This left a sting on some graduates, like Mr Hakim Wijaya, who was affected by the disruptions and is wrestling with what he calls a “triple whammy”.
Graduating with a degree in Fashion Media and Industries from Lasalle College of the Arts, the 27-year-old said: “To put in blood, sweat and tears on my final-year project (a fashion show) only to not have it fully realised … felt like a loss. On top of that, my graduation ceremony is postponed till next January.”
Now, a bigger challenge lies ahead and important choices have to be made for Mr Hakim and other fresh graduates, as they prepare to join an economy that has been battered by COVID-19, which has forced businesses to pull the plug, lay off staff and freeze hiring.
NOT A PRETTY PICTURE
At a virtual media interview on May 29, Manpower Minister Josephine Teo said that in March, there were 71 vacancies for every 100 jobseekers. The ratio was 84 to 100 at the end of last year.
She also noted that there have already been instances of job offers rescinded and companies scaling back hiring. In fact, some 150,000 workers have faced pay cuts of more than 25 per cent since Mar 12.
The dismal job prospects for first-time jobseekers is not unique to Singapore.
Job openings for each new graduate applicant in China fell from 1.54 to 1.41 this year compared to the previous year, according to a survey by online job recruitment platform Zhaopin. A total of 88,150 graduates were surveyed from February to May.
Some of the United Kingdom’s biggest companies, including HSBC and PwC, had also cancelled or delayed their recruitment schemes and internships, The Guardian reported in April.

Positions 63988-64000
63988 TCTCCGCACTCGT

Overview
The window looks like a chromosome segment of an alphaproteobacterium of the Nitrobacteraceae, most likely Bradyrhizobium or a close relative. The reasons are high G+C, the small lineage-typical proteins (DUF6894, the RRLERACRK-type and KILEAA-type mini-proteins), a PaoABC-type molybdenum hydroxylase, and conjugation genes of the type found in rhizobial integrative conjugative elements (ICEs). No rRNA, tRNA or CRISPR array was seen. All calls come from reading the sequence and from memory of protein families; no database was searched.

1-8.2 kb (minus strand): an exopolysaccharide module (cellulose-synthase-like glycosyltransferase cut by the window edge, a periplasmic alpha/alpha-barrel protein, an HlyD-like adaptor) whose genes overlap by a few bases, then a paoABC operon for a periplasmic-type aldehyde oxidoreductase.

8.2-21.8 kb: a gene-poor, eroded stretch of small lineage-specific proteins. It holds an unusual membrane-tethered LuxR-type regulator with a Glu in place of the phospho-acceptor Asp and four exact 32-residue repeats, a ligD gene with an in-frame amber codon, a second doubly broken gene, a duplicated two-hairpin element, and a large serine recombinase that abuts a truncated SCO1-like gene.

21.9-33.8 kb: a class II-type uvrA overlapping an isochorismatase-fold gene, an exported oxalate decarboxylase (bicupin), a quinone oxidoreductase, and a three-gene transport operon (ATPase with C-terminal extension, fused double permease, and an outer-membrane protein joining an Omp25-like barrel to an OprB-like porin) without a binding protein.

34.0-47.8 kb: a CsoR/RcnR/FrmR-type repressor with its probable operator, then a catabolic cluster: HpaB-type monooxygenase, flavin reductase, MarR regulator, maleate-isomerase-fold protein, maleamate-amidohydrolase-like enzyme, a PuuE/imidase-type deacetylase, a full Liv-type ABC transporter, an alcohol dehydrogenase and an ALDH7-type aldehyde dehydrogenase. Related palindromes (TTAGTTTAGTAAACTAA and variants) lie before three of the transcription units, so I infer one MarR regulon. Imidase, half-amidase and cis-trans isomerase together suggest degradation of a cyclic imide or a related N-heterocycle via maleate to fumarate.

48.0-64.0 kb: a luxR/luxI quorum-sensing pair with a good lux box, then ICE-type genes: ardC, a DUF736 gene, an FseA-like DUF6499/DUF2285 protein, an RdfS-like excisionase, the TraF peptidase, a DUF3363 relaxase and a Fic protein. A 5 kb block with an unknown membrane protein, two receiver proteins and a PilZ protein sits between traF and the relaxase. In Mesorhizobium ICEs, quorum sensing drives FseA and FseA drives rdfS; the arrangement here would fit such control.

A survey in March by non-profit UK research organisation Institute of Student Employers also found that more than one quarter of companies expected to hire fewer graduates because of the COVID-19 pandemic.
Nevertheless, the plight of this cohort of new workers has not escaped official attention in Singapore, with the Government, businesses and educational institutions themselves coming up with various initiatives to help fresh graduates find jobs or undergo training to acquire relevant skills.
On May 26, Deputy Prime Minister Heng Swee Keat unveiled plans - as part of the Fortitude Budget - to have 21,000 traineeships for first-time jobseekers and another 4,000 for unemployed mid-career workers.
Under the SGUnited Traineeships Programme, S$100 million has been set aside to help fresh graduates acquire valuable industry-relevant experience which, in turn, can give them a firmer foothold in the job market.
Mr Heng also announced that Senior Minister Tharman Shanmugaratnam will chair the newly formed National Jobs Council, which will work towards growing jobs and training opportunities.
Apart from the Government, universities and polytechnics have also rolled out programmes and resources to help their fresh graduates find jobs.